A customer guide to taking pets on holiday

With 80% of pet owners describing their furry friend as a part of the family*, it makes sense that we all want them to be part of our family holidays, too. Most of us own a cat or dog, but there are a few things customers need to consider when thinking about taking their pet away, so it can be stress-free, fun and memorable.

Deciding where to go

There are some things to be aware of when travelling in the UK and further afield. If customers are taking their dog or cat outside the UK, they’ll need a pet passport (for Europe or another country that accepts one).

Before travel

It’s a good idea to check vaccinations are up-to-date and any flea and/or worming treatment has been completed. If there is a current medical condition, make sure there is enough medicine from the vet for the whole trip. Depending on the destination it would be worth stocking up on favourite food as well.


Travelling can be stressful for some animals, especially if they’re not used to it. If using a mode of transport they’ve not been on before, like a bus or train, it’s a good idea to do a trial run on a short journey to familiarise them with the noises and movement.

If travelling on a ferry, depending on how long the journey is, they may have to be left in the car. And if they’re flying, they’re likely to need to go in a crate in the hold, as there aren’t many UK flight providers that allow them in the cabin, unless they’re assistance dogs.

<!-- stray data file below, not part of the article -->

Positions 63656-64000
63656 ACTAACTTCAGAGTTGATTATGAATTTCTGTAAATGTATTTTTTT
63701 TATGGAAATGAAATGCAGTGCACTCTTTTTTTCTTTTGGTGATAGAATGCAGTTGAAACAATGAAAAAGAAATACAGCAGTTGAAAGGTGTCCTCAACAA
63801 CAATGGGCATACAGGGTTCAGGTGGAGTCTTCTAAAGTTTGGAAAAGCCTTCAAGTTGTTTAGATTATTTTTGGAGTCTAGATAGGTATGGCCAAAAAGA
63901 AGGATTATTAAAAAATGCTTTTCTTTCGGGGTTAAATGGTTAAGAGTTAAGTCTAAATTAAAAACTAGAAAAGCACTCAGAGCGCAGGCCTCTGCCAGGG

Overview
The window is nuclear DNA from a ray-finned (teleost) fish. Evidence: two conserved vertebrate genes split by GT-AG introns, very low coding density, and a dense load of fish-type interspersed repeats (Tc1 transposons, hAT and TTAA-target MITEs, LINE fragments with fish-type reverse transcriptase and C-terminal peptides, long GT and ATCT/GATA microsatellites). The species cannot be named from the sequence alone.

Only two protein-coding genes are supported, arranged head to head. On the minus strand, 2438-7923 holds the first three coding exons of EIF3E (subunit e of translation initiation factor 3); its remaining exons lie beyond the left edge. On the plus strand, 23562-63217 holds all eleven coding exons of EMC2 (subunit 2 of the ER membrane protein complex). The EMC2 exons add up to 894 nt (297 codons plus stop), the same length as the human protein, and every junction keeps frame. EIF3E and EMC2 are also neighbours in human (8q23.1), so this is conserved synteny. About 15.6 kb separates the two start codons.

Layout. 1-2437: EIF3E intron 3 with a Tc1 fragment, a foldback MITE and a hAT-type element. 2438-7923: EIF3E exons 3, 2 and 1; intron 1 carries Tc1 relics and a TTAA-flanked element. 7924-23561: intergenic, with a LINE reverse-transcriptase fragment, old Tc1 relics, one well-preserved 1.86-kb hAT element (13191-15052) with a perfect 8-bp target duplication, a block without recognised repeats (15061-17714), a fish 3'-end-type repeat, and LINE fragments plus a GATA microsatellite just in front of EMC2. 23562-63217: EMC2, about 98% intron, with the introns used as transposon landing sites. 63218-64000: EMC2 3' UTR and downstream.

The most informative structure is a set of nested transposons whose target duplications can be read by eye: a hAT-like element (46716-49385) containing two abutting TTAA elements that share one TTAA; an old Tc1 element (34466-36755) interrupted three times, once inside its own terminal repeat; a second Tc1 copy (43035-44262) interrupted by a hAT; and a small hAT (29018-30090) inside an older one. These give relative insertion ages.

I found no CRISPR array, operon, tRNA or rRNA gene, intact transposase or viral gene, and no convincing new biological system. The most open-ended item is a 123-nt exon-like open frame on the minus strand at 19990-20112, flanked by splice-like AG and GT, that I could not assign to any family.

Most likely, they’ll be in the car. Make sure they feed no more than 2 hours before departure. They need to be secure and comfortable, have access to water and take regular walk and toilet breaks along the road. Remember, cars can get hot, especially outside the UK.


There’s a growing number of hotels, B&Bs and campsites that allow pets. While most of us take our dog, there are still many that accept cats. Depending on the accommodation booked, it’s also wise to check whether they’re allowed to do the same things they are at home, like jumping on sofas – or not!

Make sure they have a comfortable spot for their bed, an accessible place to eat and drink, and outside space for toilet breaks.

Day’s out together

Dogs might demand more than a walk or hike up a mountain, and there are many activities that can be experienced together, from visiting a local attraction or a dog-friendly beach, to sitting by the fire in a pub. In the UK The National Trust have lots of fun things to do with dogs, including different activities and friendly places to visit.

Routine and stability

Pets have their own specific needs at home and are often creatures of habit. It’s good to try and make sure these same needs are met on holiday, from their place to sleep and how long they sleep for, their diet and eating times, exercise and general chill-out times.

In case of emergency

Lastly, check insurance before you go, especially if venturing outside the UK, to see if you need any additional cover.

(*Source MORE TH>N pet ownership report)